That is, a mod 3 can be computed from the sum of the digits of the number in base 4. Base 4 is convenient because each base 4 digit of the number consists of 2 bits of the binary represenation; thus a mod 4 can computed using a & 3 and a / 4 can be computed using a >> 2.

The number 3 is a Mersenne number, that is, one less than a power of two. The property noted above is true of all Mersenne numbers. Thus, we can compute a mod 7 or a mod 15 on a binary computer using

a mod 7 = ( (a/8) + (a mod 8) ) mod 7
a mod 15 = ( (a/16) + (a mod 16) ) mod 15

Recall that a >> b shifts the binary representation of a left a total of b places. As with logical and, this is a very inexpensive operation on a binary computer, and the effect is the same as dividing a by 2b.

Back to the problem of computing a mod 3: Summing the base-4 digits of a number may produce results significantly larger than 3, but we can deal with this by summing the digits of the sum as many times as required to bring the result down close to 4. Expressing this as an algorithm using C, we get this code:

unsigned int mod3( unsigned int a ) {
    while (a > 5) {
        int s = 0; /* accumulator for the sum of the digits */
        while (a != 0) {
            s = s + (a & 3);
            a = a >> 2;
        }
        a = s;
    }
    /* note, at this point: a < 6 */
    if (a > 2) a = a - 3;
    return a;
}

The terminating condition in the above code represents a small optimization. Instead of repeatedly summing the digits until the total is a single base 4 digit in the range 0 to 3, this code stops as soon as the sum is under 6. This is because the final mod operation is done by comparing with 3 and subtracting if out of range; this compare and subtract operation can deal with any value up to twice the modulus.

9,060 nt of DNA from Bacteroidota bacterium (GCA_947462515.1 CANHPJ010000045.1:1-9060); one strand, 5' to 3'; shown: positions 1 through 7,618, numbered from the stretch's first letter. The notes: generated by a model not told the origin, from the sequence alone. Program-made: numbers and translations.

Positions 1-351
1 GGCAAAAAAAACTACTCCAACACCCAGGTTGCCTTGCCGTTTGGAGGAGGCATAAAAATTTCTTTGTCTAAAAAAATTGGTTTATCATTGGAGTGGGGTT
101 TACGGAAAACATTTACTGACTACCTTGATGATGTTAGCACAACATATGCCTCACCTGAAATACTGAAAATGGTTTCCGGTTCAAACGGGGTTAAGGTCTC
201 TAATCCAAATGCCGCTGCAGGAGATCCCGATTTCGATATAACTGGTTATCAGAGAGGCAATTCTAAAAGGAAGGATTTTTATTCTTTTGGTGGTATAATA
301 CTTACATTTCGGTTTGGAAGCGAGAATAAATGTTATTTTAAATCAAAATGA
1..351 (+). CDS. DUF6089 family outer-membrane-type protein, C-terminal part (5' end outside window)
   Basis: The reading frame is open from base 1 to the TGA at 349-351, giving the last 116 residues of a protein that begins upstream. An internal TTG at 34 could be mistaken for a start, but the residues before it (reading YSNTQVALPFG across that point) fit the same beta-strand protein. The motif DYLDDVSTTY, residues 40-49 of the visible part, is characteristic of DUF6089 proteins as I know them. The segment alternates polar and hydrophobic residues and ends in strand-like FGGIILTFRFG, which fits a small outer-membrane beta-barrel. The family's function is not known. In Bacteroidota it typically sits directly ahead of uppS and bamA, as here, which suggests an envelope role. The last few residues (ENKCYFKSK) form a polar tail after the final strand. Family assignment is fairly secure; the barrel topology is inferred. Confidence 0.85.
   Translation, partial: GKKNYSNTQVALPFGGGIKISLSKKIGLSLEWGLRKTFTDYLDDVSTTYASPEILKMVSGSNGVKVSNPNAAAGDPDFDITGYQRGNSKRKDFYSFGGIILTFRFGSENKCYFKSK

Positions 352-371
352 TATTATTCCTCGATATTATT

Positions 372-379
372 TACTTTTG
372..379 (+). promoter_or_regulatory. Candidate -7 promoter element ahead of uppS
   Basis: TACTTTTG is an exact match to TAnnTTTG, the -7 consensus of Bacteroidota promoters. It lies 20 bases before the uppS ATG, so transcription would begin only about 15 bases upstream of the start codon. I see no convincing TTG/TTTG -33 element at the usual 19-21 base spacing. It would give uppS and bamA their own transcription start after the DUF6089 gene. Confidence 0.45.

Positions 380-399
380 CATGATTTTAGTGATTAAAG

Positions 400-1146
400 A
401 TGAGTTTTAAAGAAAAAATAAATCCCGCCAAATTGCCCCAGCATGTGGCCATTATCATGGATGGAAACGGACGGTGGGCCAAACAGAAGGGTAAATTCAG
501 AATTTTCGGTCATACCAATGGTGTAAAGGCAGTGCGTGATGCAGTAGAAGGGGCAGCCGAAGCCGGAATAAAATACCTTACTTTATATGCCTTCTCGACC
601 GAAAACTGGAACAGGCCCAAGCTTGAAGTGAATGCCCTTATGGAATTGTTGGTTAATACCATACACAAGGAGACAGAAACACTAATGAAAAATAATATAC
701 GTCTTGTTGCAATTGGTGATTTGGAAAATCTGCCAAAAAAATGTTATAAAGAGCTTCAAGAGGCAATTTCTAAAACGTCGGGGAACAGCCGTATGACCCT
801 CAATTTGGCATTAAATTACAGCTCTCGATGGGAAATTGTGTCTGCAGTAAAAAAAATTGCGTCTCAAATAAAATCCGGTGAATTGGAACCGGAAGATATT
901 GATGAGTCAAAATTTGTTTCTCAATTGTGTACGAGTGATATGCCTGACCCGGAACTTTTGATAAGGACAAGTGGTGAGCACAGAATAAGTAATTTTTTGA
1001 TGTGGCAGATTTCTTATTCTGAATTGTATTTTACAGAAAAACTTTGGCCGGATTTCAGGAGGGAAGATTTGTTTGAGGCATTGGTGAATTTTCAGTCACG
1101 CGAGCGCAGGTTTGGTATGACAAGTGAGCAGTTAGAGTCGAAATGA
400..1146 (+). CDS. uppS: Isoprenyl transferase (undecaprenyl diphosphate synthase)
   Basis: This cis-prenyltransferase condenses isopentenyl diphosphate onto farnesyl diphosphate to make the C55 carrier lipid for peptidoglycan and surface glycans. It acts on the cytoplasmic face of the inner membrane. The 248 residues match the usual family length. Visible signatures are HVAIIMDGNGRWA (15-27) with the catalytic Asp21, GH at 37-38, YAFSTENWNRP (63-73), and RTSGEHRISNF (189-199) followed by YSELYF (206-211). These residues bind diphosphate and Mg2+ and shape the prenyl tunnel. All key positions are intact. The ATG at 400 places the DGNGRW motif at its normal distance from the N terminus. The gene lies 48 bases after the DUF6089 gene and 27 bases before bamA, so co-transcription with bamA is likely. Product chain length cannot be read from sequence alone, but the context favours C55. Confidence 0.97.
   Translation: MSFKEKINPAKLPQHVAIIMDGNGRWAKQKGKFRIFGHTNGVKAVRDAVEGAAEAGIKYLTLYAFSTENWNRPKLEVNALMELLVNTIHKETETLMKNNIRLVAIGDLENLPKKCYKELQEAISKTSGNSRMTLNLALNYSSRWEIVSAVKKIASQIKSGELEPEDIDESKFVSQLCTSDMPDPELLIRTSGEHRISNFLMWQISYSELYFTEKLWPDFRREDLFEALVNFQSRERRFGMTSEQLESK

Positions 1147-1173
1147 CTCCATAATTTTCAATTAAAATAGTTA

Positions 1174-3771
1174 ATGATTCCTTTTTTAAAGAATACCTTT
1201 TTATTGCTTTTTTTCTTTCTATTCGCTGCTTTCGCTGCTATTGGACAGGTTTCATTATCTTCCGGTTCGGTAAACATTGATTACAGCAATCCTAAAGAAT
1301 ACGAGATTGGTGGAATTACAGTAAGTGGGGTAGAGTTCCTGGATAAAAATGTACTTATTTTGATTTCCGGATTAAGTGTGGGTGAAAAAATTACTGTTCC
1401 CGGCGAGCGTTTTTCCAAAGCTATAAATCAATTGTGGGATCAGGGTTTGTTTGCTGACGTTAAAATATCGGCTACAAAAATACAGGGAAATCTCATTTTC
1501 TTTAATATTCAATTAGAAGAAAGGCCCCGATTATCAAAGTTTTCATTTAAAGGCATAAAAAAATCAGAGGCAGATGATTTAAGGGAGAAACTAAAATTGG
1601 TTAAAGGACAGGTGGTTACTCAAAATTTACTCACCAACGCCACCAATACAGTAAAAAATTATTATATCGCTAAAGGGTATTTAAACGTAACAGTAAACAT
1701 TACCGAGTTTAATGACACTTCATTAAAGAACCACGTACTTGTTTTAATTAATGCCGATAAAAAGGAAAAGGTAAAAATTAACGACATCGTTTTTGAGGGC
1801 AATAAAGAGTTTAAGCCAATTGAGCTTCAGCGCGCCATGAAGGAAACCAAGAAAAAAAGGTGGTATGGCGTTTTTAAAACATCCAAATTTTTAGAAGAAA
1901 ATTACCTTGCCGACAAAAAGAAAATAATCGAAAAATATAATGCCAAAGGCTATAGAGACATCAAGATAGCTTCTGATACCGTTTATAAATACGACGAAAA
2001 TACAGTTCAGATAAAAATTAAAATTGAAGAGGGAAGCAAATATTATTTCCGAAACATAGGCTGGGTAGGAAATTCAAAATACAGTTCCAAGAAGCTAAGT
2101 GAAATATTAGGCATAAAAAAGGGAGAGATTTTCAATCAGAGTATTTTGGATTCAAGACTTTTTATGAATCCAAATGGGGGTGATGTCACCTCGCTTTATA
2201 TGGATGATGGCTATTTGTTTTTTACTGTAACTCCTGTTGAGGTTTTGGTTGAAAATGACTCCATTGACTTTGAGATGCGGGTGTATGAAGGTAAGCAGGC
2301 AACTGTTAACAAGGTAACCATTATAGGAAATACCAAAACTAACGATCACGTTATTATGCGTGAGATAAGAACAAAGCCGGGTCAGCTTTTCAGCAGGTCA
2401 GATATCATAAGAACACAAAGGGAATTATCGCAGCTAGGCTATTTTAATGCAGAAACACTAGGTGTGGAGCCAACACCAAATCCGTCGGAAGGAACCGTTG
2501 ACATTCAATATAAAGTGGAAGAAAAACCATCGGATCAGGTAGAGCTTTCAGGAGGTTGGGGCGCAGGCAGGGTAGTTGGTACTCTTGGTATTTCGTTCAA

On a 3 Ghz dual-core Intel Core i3 machine, this first version averages 54 nanoseconds slower than a subroutine with the minimalist body "return a%3" — relying on the built-in mod operation. Of course, this code completely ignores the parallelism available on a computer with registers much wider than the 2 bits in a base-4 digit. There is a well known trick for fast implementation of the bitcount operator that we can easily apply to this problem. In the slow version, bitcount is computed by simply summing the base-2 digits of the number. Here is the classic fast version, written for a 32-bit computer:

uint32_t bitcount( uint32_t a ) {
     a = ((a >> 1) & 0x55555555) + (a & 0x55555555)
     /* each 2-bit chunk sums 2 bits */
     a = ((a >> 2) & 0x33333333) + (a & 0x33333333)
     /* each 4-bit chunk sums 4 bits */
     a = ((a >> 4) & 0x0F0F0F0F) + (a & 0x0F0F0F0F)
     /* each 8-bit chunk sums 8 bits */
     a = ((a >> 8) & 0x00FF00FF) + (a & 0x00FF00FF)
     /* each 16-bit chunk sums 16 bits */
     return ((a >> 16)         ) + (a & 0x0000FFFF)
}

This code is shockingly un-intutitive but very fast, particularly when inside an inner loop where the constants can be pre-loaded in registers and remain unchanged for the duration. Note, to add to the obscurity, that we can rewrite this code with slightly different constants and it will still remain correct:

uint32_t bitcount( uint32_t a ) {
     a = ((a >> 1) & 0x55555555) + (a & 0x55555555)
     a = ((a >> 2) & 0x33333333) + (a & 0x33333333)
     a = ((a >> 4) & 0x07070707) + (a & 0x07070707)
     a = ((a >> 8) & 0x000F000F) + (a & 0x000F000F)
     return ((a >> 16)         ) + (a & 0x0000001F)
}